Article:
National Park Adventures

A backpacker in the Grand Canyon of the Tuolumne River in Yosemite in Yosemite National Park.

How to Get a Last-Minute Yosemite Wilderness Permit Now

By Michael Lanza

You just decided you’d like to backpack in Yosemite this year and realized you’re months late in reserving a wilderness permit. What now? As it happens, one positive outcome of the pandemic has been Yosemite National Park revising its procedure for obtaining a first-come or walk-in backpacking permit, making it possible to reserve a permit two weeks in advance—meaning you no longer have to risk traveling to the park, standing in line and hoping for Lady Luck to smile on you. Here’s how you can grab a last-minute permit for backpacking in Yosemite this year.

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A backpacker on the Teton Crest Trail, North Fork Cascade Canyon, Grand Teton National Park.

Photo Gallery: Backpacking the Teton Crest Trail

By Michael Lanza

As we hiked up the North Fork of Cascade Canyon on the Teton Crest Trail in Grand Teton National Park, moments after the path emerged from the forest into a meadow strewn with boulders and still dappled with blooming wildflowers in late August, my friend David turned to look over his shoulder and blurted out, “Oh, wow, look at that view!” Behind us, the sheer north faces of the Grand Teton and Mount Owen towered a vertical mile above us, shooting straight up over the canyon like fireworks (photo above).

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A young family at Skilern Hot Springs, Smoky Mountains, Idaho.

A Survival Guide For the Outdoors Lover Who’s a New Parent

By Michael Lanza

So, you’ve been an avid [circle all appropriate terms: hiker/backpacker/climber/trail runner/skier/kayaker] for years, and now you’re spending big chunks of your days changing diapers and your nights wondering when you’ll sleep again. You’ve never gone this long without getting out into the mountains, and you see no remedy for that shortfall in the foreseeable future. Your new baby is more wonderful than you’d ever imagined—and yet, you’re feeling a little despair over what’s missing from your life lately.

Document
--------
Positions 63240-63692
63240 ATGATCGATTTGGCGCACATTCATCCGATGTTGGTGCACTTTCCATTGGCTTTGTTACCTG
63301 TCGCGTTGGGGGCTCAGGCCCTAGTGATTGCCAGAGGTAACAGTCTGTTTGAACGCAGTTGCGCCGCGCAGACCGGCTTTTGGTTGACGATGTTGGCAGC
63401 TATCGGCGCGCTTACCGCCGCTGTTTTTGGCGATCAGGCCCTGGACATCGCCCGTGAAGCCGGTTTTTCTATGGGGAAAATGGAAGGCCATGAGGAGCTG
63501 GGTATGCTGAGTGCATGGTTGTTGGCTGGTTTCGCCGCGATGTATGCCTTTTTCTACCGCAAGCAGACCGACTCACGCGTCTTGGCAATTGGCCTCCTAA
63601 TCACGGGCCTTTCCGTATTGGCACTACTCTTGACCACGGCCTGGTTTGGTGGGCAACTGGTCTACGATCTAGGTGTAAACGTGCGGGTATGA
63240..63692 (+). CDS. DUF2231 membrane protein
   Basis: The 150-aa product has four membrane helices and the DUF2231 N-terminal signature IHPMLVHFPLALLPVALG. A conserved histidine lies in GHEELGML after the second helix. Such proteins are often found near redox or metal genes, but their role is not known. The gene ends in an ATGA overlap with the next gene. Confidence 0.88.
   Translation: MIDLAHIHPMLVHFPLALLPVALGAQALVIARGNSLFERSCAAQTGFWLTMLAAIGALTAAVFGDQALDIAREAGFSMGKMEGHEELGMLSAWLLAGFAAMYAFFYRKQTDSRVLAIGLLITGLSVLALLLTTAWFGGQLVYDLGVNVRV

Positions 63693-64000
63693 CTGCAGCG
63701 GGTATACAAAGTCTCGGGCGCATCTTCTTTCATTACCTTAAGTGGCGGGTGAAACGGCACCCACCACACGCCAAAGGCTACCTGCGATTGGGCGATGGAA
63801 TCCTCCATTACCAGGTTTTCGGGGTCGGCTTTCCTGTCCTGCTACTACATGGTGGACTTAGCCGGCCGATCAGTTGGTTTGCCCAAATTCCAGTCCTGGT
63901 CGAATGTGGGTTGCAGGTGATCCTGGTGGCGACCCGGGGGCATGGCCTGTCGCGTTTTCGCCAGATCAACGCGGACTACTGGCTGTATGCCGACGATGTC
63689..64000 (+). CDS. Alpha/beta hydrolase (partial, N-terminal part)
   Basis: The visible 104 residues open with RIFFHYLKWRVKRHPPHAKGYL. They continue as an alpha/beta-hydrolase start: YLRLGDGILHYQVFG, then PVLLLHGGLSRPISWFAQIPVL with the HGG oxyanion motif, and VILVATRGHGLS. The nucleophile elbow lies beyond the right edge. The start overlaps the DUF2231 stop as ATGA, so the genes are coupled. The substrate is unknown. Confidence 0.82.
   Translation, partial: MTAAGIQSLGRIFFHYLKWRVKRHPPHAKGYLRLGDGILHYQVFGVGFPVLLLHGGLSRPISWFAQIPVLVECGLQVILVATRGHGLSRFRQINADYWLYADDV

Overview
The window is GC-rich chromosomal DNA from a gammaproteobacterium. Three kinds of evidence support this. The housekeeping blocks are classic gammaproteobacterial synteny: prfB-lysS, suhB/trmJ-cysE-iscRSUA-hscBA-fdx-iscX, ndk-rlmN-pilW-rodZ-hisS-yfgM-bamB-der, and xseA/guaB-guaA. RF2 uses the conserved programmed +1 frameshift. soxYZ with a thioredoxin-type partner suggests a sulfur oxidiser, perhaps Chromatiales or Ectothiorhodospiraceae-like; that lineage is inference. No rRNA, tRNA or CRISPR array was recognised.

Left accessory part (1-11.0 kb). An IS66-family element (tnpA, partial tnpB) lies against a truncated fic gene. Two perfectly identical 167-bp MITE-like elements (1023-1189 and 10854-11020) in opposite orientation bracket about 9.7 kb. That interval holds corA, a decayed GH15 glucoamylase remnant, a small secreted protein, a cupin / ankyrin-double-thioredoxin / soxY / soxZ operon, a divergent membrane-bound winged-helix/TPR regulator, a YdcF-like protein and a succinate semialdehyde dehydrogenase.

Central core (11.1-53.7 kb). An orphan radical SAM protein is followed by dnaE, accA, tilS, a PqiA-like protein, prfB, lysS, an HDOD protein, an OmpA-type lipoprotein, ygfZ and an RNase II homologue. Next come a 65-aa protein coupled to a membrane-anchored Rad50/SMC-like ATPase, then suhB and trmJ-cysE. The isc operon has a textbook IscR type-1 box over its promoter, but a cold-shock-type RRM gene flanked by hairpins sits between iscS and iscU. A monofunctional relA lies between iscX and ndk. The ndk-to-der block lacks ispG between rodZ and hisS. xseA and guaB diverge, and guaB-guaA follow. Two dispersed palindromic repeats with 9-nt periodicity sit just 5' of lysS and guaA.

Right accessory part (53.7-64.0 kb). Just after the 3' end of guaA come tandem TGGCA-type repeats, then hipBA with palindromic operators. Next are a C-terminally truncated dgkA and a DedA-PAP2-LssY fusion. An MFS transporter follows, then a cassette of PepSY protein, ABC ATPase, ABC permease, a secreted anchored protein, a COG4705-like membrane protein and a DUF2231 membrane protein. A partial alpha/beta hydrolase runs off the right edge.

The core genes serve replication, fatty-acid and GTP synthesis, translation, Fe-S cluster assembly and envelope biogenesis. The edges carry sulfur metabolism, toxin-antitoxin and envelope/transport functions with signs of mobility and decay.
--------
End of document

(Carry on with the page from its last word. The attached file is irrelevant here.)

I know where your head is right now. And I have good news for you: I’ve seen the bright light at the end of the tunnel, and you can get there faster than you might think. Here’s how.

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A backpacker hiking through Granite Park in the John Muir Wilderness, High Sierra, California.

Big Scenery, No Crowds: 10 Top Backpacking Trips For Solitude

By Michael Lanza

We all want our wilderness backpacking trips to have two sometimes conflicting qualities: mind-blowing scenery, but also few other people around. A high degree of solitude somehow makes the backcountry feel bigger and wilder and the views more breathtaking. However unrealistic the notion may be, we like to believe we have some stunning corner of nature to ourselves. But in the real world, if you head out into popular mountains in July or August or in canyon country in spring or fall, you’ll probably have company—maybe more than you prefer.

Not on these trips, though.

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A backpacker in The Narrows in Zion National Park.

The Best Guide to Backpacking the Zion Narrows

By Michael Lanza

The sound of rushing water increased in volume and the canyon walls pressed in close and reached toward the sliver of sky overhead as we walked downstream in the calf-deep North Fork of the Virgin River in The Narrows of Zion National Park. Turning a bend in the canyon, we came upon one of the most incongruous sights in the desert: a waterfall pouring from cracks in the canyon’s sandstone wall. Known as Big Spring, this oasis of cascading water and a hanging garden clinging to a redrock cliff is just one of the many wonders awaiting backpackers in Zion’s Narrows.

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